Travis Jones of Career Development Partners, the Tulsa Office of Career Partners International, Featured in Tulsa World


5 Questions with Travis Jones, Career Development Partners

Published: 11/9/2012, Tulsa World (original article may be viewed at

 By Laurie Winslow, World Staff Writer

Tulsa World -- 1. How did Career Development Partners get started, and what types of services does it offer?

Dr. Bill Young set up a practice in 1988 to provide outplacement and HR consulting to organizations in the Tulsa area. Seven years ago, I purchased the company.

With a background in recruiting and staffing, I expanded our services to offer full life-cycle talent management consulting. We help client companies conduct executive and engineering talent searches, as well as coaching and leadership development.

As a company separates an employee — groups or just one — we provide career transition assistance (outplacement) customized to the level and needs of the employee. CDP also provides a practical retirement planning program called New Horizons.

2. In light of the recent acquisitions of local companies such as Samson, Thomas Russell and Petrohawk, what specifically can businesses do to ease the uncertainty of an ownership transition?

Communicate. With mergers and acquisitions, there are always redundancies. If your company is in transition and you plan to release employees, offer affected workers support such as career transition assistance.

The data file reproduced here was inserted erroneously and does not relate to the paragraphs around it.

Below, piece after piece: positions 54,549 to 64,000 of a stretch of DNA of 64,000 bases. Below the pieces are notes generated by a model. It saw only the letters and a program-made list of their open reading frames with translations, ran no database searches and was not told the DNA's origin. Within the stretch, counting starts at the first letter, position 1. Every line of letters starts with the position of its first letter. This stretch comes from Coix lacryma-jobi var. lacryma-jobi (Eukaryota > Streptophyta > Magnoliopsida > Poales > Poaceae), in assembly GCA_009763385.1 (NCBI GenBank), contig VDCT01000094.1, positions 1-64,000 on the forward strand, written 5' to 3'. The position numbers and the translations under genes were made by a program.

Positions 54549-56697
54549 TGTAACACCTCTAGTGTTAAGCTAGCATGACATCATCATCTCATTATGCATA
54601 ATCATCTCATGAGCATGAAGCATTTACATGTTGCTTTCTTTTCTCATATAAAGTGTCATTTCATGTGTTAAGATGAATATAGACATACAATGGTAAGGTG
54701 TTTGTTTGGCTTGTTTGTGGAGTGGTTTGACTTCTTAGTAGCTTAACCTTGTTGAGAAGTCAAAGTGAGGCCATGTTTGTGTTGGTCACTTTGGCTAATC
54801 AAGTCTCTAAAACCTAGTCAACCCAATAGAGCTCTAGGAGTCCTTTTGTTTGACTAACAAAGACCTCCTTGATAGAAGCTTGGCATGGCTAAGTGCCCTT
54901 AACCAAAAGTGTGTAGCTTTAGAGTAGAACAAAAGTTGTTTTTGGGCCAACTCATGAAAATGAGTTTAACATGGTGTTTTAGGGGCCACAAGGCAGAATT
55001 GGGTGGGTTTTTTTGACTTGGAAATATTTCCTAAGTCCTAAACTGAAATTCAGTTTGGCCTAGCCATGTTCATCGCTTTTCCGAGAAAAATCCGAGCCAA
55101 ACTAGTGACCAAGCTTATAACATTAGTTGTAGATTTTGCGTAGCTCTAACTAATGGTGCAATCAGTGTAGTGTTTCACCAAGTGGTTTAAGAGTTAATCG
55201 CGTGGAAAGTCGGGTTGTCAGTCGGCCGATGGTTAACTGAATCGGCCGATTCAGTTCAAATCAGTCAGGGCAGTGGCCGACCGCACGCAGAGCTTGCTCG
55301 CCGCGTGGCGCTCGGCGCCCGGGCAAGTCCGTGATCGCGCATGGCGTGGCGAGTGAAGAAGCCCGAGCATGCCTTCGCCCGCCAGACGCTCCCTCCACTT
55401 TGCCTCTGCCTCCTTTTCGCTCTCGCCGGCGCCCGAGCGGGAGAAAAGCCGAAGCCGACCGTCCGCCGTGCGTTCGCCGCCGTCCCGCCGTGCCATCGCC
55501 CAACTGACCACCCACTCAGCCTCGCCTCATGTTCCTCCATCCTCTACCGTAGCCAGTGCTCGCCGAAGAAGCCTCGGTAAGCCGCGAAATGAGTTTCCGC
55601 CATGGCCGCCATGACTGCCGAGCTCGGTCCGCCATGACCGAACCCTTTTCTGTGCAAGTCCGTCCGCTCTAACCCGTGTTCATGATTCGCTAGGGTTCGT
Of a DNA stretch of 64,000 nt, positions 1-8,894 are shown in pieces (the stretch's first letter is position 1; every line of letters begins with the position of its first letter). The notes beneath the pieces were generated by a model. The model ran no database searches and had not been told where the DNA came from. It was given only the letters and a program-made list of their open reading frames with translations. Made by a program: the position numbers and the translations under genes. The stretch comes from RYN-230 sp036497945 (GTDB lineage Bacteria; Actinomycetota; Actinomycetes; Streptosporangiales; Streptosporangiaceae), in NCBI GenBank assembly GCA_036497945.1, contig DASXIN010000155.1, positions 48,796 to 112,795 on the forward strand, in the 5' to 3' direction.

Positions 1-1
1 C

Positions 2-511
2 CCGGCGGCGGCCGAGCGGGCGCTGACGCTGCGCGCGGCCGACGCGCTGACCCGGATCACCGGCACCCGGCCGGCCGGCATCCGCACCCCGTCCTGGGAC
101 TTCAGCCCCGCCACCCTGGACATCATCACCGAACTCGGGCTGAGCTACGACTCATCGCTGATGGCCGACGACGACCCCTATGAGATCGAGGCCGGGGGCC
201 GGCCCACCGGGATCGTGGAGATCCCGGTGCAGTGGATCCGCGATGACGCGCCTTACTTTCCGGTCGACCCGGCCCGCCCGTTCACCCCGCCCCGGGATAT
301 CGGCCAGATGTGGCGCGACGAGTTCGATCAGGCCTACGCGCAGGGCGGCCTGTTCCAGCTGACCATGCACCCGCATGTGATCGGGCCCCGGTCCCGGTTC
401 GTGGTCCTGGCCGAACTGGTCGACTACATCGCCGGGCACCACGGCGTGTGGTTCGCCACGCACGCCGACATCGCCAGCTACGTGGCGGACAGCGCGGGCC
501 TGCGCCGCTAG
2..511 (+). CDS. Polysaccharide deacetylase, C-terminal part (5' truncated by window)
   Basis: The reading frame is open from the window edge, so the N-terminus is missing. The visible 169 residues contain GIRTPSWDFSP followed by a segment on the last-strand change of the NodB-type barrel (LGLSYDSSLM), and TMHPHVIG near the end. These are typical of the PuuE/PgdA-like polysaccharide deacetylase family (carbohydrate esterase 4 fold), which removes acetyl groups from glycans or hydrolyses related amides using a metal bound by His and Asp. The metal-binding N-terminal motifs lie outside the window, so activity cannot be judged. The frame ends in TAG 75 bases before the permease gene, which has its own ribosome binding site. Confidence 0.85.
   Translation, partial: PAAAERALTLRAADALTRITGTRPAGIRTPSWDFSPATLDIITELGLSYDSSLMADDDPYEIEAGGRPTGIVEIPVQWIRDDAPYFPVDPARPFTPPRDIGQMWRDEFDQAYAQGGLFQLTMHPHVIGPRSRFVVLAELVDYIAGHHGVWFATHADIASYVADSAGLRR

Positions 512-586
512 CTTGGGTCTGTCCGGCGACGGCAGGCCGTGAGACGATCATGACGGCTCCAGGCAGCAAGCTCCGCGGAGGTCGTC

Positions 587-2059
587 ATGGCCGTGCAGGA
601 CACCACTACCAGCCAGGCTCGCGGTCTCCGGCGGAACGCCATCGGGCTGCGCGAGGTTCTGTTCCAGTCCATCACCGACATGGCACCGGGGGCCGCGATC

Also, help employees who will remain in the organization to understand and process the changes that are taking effect.

3. Should all companies, regardless of size, make an effort to provide outplacement or career transition assistance to those employees affected by layoffs?

Absolutely! Size is not a driving factor for offering career transition assistance.

Providing career transition assistance services supports an organization’s “brand” as an employer to be viewed favorably by top talent in the area and industry.

Additionally, displaced employees who have methodical programs and personalized coaching will often land new opportunities sooner. It can reduce the unemployment expense for the company. Assistance also reduces the possibility of litigation.

Finally, for a manager who is reluctant to terminate an employee, offering transition assistance can reduce stress.

4. What is the most invaluable career transition advice you can share with someone who is either newly unemployed or facing the prospect of losing a job?

Ask your employer what assistance they can provide to help you in the transition.

Get organized with your time, your personal finances and your communication about your job search. Be intentional that the jobs and companies you pursue meet expectations for yourself and the employer.

Get connected with some of Tulsa’s great resources. Don’t discount any help offered by people or organizations.

5. Is there anything employees should absolutely NOT do when preparing for a job or career transition?

Don’t react immediately by sending out your resume — slow down and assess your situation and the career direction you would like to pursue. This could be one of the greatest opportunities for you to find the perfect career. Relax! Take some time and seek wise counsel as you prepare to pursue what is next.

Applying to posted positions is one aspect of a job search, but most job seekers find their next job through networking and connecting with people they know and meeting new people. Don’t rely on any one recruiter, or anyone else to be in charge of your search. You can promote yourself better than anyone else.

Don’t ever speak poorly about any former boss or employer. Even if they were terrible, it only reflects poorly on you. A well-prepared exit statement about your last employer is essential.

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